Nature Conservancy Senior Freshwater Scientist Jeff Opperman answered your questions about water during a live video chat. Submit your questions in the comments section below, or on Twitter using the hashtag #NatureChat, and watch to see if yours is selected.

You can watch a replay of the chat in the box below:

Watch live streaming video from thenatureconservancy at

Looking for some freshwater inspiration? Follow Jeff on Twitter, @jjopperman and read his thought-provoking blog posts on our planet’s water and a feature about recent flooding and drought events.

(Image: Jeff Opperman. Source: Amy Deputy.)

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  1. Hey Jeff, Why has the recent flooding in Australia been so severe?

  2. With New England & much of the rest of the country blanketed in snow and ice, road crews and homeowners are spreading huge amounts of de-icing agents on our roads and driveways. If spring melts come quickly this could mean a huge influx of salts and chemicals into our streams. Are you concerned? Would you suggest more water quality monitoring?

  3. Why is there not more being done to stop the new mercury bulbs
    they will poison the water in a very short time.

  4. Hey Jeff, how about addressing the Natural Gas Industry’s hydraulic fracturing process ? The greatest single threat to US freshwater aquifers. Is it worth it in over a dozen states ?

  5. I will sit in the dark before i use one of the new mercury bulbs,why isnt more being done too stop the use of them.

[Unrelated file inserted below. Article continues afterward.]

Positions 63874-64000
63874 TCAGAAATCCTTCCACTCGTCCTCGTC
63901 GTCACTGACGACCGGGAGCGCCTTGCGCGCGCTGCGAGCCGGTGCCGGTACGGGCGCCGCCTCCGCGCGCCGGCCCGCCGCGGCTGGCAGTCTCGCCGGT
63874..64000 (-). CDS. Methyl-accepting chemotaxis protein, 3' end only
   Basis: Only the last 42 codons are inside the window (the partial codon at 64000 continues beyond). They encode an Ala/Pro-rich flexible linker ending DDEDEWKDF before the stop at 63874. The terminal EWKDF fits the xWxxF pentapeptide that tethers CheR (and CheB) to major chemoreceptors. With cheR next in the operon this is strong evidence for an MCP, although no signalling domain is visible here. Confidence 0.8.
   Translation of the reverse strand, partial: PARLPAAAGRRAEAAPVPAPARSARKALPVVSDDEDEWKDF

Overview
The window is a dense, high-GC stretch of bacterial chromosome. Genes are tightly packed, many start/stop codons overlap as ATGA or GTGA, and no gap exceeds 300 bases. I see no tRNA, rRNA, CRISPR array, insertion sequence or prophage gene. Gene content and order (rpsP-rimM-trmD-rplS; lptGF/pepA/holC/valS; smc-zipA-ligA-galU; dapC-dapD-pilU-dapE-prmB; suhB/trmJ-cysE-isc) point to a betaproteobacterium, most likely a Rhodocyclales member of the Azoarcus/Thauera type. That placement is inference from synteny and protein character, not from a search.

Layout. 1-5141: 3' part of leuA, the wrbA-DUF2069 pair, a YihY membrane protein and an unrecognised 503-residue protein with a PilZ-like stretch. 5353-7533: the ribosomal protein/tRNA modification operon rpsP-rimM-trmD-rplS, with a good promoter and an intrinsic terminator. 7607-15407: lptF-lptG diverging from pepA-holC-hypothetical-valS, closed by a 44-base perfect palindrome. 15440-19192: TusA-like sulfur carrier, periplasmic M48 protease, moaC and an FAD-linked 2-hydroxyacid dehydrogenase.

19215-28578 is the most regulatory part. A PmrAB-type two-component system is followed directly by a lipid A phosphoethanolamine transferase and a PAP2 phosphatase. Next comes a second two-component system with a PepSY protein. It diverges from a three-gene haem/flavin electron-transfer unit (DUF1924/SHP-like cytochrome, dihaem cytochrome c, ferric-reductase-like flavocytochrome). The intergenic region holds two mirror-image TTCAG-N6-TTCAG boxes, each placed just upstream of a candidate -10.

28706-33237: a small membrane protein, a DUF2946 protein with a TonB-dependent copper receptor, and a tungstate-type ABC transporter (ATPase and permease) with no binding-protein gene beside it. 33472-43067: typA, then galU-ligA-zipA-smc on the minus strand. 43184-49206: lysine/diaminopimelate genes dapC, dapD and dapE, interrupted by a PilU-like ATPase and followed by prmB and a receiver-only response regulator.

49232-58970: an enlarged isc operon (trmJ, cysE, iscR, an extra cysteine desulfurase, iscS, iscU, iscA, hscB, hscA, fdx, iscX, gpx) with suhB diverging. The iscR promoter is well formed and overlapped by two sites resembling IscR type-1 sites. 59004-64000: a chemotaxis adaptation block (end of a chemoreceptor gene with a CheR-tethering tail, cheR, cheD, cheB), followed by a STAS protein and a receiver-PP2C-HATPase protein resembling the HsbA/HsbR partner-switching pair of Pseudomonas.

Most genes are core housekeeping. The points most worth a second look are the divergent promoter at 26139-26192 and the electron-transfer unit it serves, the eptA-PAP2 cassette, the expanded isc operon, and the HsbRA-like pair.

6. Why is it that educated people in positions of power have difficulty in understanding that if you save water you save energy, then the ripple effect starts. Enviro eco system etc.

    Thanking you,

    Jim Hillier

  7. Does the lead that is shot across much of our water catchment moorland get into our water supply, would it be noticed if it began to happen?

  8. Have you had a read of this thought provoking book
    When the Rivers Run
    Dry by Fred Pearce

  9. Hi Jeff, can you please tell us how you got the nickname “Jammie Jeff”?

  10. So anyway, I live in western MN and 90% of the state wetlands have been drained to make way for farm land. Also, are lakes are foamy and green do to fertilizer run-off. The sad thing is, farms arent small, they are large corporations. The area is impoverished. I’m an avid duck hunter and really all sorts of hunter, but I hate seeing not only water, but all sorts of the environment get ravaged. It makes me angry. We have to respect the land, respect the earth and respect each other.
    I dont hunt for the kill. I hunt because I love the Earth.

  11. Jeff – are there any general indicators or simple things someone can do to assess the health of their own streams or ponds?

    Also, what magnitude of effect have dam projects had on freshwater ecosystems? And are they worth it?

  12. what will happen to our drinking water when/if fracking continues? What can we do to protect our water table and how hard will it be to fight the natural gas lobby?
    where is the water lobby?

  13. I am really concerned about the level of Dioxins in drinking water. What filtering method besides reverse osmosis(which wastes 3 gallons to produce 1 gallon of water) is the best for our families drinking water?